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How to Cherry Pick Assets for a Recharacterization

Last Updated April 13, 2018

By   Denise Appleby,CISP, CRC, CRPS, CRSP, APA

 

 

 

There is a long-held belief in the IRA industry, that one is not permitted to cherry pick stocks or other assets when recharacterizing a Roth conversion or IRA contribution. But it can be done through application of a simple algebraic formula, which negates the need to maintain multiple Roth IRAs for Roth Conversions.

 

An IRA owner who wants to change a regular traditional IRA contribution to a regular Roth IRA (or vice versa) may do so by recharacterizing that contribution. The recharacterization process also allows an individual to reverse amounts that were converted from traditional retirement accounts (employer sponsored retirement plans and IRAs) to Roth IRAs, thereby nullifying the tax impact of the conversion.

Important Tax Law Change: In accordance with the Tax Cuts and Jobs Act (Pub. L. No. 115-97), Roth Conversions done after 2017 cannot be recharacterized. However, regular IRA contributions can still be recharacterized.

A recharacterization must be completed by the IRA owner’s tax filing due date, plus extension. And, one who files one’s tax return by the due date, receives an automatic 6-month extension to complete one’s recharacterization.

One can choose to recharacterize a full or partial contribution or conversion. When performing a recharacterization of less than the full account balance, the IRA owner can choose to cherry pick which assets to recharacterize. Cherry picking is a useful option when one wants to choose whether to recharacterize only certain assets- such as those that have lost market value.

Why Some Believe Cherry Picking is Impermissible

Cherry picking would matter only if one recharacterizes less than the full account balance. Such would be the case, if one performs:

·         a ‘partial recharacterization’ of a contribution or Roth conversion; or

·         a full recharacterization of a contribution or conversion from an account that had other funding activities (other contributions, conversions, rollovers, transfers, distributions, conversions, recharacterizations).

For the purpose of this article, the term ‘partial recharacterization’ is used for both scenarios.

When performing a partial recharacterization, any net income attributable (NIA) to that contribution or conversion must be included. When calculating the NIA, the performance of all assets held in the IRA, during the computation period, must be factored into the equation.

Example: If an IRA owner converted 10 different securities to a Roth IRA and wants to recharacterize only one of those securities; the NIA calculation must factor the performance of all ten securities plus any other assets that were held in the Roth IRA during the computation period (defined below).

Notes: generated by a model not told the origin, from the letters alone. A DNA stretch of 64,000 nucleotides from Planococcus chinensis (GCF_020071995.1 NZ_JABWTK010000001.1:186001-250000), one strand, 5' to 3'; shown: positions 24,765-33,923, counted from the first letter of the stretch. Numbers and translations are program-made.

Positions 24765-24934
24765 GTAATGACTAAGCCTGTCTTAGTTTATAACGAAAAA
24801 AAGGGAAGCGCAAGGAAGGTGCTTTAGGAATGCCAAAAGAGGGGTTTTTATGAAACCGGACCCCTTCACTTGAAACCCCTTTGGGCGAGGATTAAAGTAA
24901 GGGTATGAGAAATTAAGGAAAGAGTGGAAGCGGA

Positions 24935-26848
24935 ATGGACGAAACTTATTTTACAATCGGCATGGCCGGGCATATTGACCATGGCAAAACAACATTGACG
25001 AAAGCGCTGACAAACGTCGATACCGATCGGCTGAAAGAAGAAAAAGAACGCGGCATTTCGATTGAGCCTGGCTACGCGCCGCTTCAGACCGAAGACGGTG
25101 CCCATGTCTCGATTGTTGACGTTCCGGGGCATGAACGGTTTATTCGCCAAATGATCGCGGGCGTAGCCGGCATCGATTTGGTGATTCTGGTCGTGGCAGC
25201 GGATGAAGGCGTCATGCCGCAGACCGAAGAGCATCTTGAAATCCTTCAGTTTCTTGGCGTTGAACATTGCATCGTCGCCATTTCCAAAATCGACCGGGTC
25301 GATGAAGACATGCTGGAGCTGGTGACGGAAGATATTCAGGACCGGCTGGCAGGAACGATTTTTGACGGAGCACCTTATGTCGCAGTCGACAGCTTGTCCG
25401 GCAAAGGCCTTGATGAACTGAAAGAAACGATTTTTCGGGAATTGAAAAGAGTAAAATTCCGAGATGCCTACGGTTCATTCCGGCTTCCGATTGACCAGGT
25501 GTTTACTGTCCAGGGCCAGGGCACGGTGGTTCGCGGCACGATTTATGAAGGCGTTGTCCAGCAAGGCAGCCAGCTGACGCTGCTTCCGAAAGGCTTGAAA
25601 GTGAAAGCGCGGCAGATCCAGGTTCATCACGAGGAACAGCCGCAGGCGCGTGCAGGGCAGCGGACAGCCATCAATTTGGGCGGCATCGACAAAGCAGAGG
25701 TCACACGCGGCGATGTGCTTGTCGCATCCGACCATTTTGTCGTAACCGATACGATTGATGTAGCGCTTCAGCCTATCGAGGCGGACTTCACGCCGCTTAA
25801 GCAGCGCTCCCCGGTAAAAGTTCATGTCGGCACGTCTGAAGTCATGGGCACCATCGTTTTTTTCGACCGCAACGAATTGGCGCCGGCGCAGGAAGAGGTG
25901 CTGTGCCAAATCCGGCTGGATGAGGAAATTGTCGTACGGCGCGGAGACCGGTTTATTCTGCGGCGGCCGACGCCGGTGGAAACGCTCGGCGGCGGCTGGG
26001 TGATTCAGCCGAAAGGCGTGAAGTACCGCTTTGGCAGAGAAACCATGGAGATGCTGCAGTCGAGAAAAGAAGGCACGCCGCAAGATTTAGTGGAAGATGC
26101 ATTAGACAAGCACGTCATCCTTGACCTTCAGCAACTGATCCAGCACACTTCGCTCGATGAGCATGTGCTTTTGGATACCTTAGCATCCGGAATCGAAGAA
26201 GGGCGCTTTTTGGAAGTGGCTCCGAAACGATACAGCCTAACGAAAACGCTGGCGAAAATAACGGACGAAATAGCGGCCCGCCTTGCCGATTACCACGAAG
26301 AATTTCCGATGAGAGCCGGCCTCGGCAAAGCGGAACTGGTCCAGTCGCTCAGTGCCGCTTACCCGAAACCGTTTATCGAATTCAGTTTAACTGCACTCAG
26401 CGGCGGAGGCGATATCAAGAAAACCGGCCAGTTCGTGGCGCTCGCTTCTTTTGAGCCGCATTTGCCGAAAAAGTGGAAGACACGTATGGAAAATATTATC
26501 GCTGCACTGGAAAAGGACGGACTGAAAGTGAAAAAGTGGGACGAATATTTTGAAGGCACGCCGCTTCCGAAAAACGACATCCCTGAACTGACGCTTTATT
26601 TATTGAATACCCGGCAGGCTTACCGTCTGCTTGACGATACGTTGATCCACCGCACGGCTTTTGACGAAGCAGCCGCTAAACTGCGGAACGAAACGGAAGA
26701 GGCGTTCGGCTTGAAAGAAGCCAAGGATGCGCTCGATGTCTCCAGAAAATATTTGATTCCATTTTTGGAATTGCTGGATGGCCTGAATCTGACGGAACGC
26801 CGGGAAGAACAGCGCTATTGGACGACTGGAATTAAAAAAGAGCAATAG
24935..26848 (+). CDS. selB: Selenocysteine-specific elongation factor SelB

It is because of this requirement why many believe that it is not permissible to cherry pick assets for the recharacterization process. However, as is demonstrated below, it can be done by what some might consider ‘reverse engineering’ the NIA formula.

Note: The NIA can be earnings or losses.

 

The Problems that Cherry Picking Solves

Because of the long-held belief that cherry picking was not permissible for recharacterizations, industry experts often advise IRA owners to convert different assets to separate Roth IRAs. This would allow one to simply recharacterize a full Roth IRA balance for assets that one no longer wants to keep in one’s Roth IRA.

Example: Mavis has a Roth IRA (let’s call it Roth IRA #1) that she started several years ago. Roth IRA #1 has a balance of $500,000, which consists of a mixture of different assets.

Mavis wants to do a Roth IRA conversion of 100 shares of Stock A, from her traditional IRA.

Knowing that Mavis can recharacterize any portion of the conversion for any reason- which is especially important if Stock A loses market value- her advisor instructs her to convert the 100 shares of Stock A to a new Roth IRA (let’s call it Roth IRA #2) that holds no other assets.

If the market value of Stock A falls, Mavis can simply recharacterize the full balance of Roth IRA #2, which would– by default- include the NIA.

Note: In such a case, Mavis would likely be advised to combine both Roth IRAs, after the deadline for recharacterization has passed.

While this strategy can be practical, it could be less so if it becomes necessary to establish multiple Roth IRAs. Which could be the case if Mary wanted to convert 100 different securities or different asset classes to different Roth IRAs.

The ability to cherry pick solves this issue.

Consider too, that if Mavis had already converted the 100 shares of Stock A to Roth IRA #1, she can still recharacterize the 100 shares and have the same tax impact as if the shares were converted to Roth IRA# 2.

 

The Net Income Attributable Formula

As noted earlier, any recharacterization must include the NIA for the recharacterized amount.

A specific formula must be used to determine the NIA. But that is necessary only in certain cases.

No Application of NIA Formula Needed for Recharacterization of full balance